The Smoke in Our Eyes

  • By James Grady
  • Pegasus Crime
  • 384 pp.

A noirish glimpse of 1950s America through the eyes of a young boy.

The Smoke in Our Eyes

James Grady’s new novel, The Smoke in Our Eyes, is a far cry from his iconic Six Days of the Condor, with its espionage and double-crossing. It’s apparent the author, along with his work, has evolved. His latest offering is still something of a crime thriller, yes, but it’s also a coming-of-age tale told through the eyes of 10-year-old Lucas Ross, as well as an ode to a time long past.

It’s 1959, and the Ross family lives in Vernon, Montana. Father Don is a manager at a local trucking company. The company is family-owned — though not by the Rosses — and when the owner’s daughter marries a man who seems destined to grab the business’ reins, a dark cloud descends over Don. His wife, Cora, is one-third of the Conner sisters, women whose life paths diverge but who always seem to be present when something important happens in town.

Don and Cora’s teenage daughter, Laura, wants nothing but to get out of that town. She desperately needs a scholarship to fulfill her dream, but her chances are threatened when her reputation is called into question after she witnesses a car accident. One of the two teen boys involved in it dies, while the other endures survivor’s guilt.

All these plots and quandaries come to the reader via fifth-grader Lucas, who happens to be experiencing his own growing pains. He must accept the fact that the glasses he needs (which are anything but fashionable) will make him the target of bullies. And he’s hopelessly smitten with his new teacher, Miss Smith. She’s a breath of fresh air — possibly an intoxicating one — who gets more than she bargained for when she came to this rural, conservative place.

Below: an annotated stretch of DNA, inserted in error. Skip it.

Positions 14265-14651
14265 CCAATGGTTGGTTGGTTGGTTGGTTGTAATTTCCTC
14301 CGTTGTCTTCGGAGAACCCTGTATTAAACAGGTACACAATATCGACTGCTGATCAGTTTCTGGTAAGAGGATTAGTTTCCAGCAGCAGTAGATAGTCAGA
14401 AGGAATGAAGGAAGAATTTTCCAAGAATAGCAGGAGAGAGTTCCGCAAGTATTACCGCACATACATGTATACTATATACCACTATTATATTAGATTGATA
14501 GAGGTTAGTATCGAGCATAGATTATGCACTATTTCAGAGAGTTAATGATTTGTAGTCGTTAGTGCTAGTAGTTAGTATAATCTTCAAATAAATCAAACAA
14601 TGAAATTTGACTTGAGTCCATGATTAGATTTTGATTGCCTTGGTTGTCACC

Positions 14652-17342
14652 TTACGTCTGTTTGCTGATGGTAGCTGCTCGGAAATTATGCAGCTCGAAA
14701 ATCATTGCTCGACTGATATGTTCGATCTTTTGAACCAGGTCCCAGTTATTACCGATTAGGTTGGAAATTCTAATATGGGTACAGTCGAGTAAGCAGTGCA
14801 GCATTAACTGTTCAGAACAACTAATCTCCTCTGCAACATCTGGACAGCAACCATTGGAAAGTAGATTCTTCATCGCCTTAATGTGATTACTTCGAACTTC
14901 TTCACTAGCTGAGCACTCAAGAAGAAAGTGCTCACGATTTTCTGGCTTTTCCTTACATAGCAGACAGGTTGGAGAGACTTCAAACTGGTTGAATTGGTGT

Speaking of the small town, it may be fictional, but Grady presents it with great skill:

“Vernon spread out below them. The car turned around. The road swept down the hill past weathered houses. Past the tan brick high school and Lucas’s Blackhawk Elementary School. The street dead-ended at the east-west highway, and beyond that, the railroad tracks. Three indigo crags chiseled from the vast blue sky ruled the northern horizon: the Buffalo Hills, geologies too slight to be called mountains in this vast geography where sixty miles away, the sawtooth peaks of the Rocky Mountains cut the western skyline. The Buffalo Hills sat almost thirty miles beyond the town. Another ten miles of prairie behind them was Canada.”

Beyond painting the landscape so effectively, the author pays close attention to period details unique to the 1950s: the early days of television, the rotary phones, the music on the radio, the cars, folks’ healthy dose of fear about communism taking over the country, and the overt patriotism — “The American flag swayed atop its steel pole in front of the hospital” — displayed in response to it.

Cigarettes, too, were a big part of mid-20th-century life, so it’s no surprise that a book called The Smoke in Our Eyes features a lot of, well, smoking. “The ember on the desk woman’s cigarette glowed red,” writes Grady. “Her beady eyes probed the intruders while Lucas’s heart slammed against his ribs.”

Because Lucas can only process events with a child’s insight, readers get to pick up on all the subtext he’s unable to grasp. It allows for a book-long (and entertaining) case study in reading between the lines, such as here:

“Mr. Denton watches birds,” said Lucas.
“What?” said Mom.
“Next door. Mr. Denton. He watches birds. With binoculars.”
Dad said: “The only thing Denton ever used for birds is his shotgun.”
“Well, he’s watching the north side for them now.”
Lucas couldn’t translate the glance his parents gave each other.
Mom said: “If you’ve finished your sandwich, go back to school.”

Still, like in any good bildungsroman, the young protagonist becomes savvier as he’s drawn into participating in events he’d previously only been witness to. More than a crime story — since very few crimes actually take place — The Smoke in Our Eyes is a love letter to simpler, bygone days when people’s sense of awe and wonder could be brought out more easily.

José H. Bográn is an international author of novels, short stories, and scripts for television and film. His genre of choice is thrillers, but he likes to throw a twist of others into the mix. He is an independent editor and contributing writer to various publications. Find him on X, Facebook, and Instagram.

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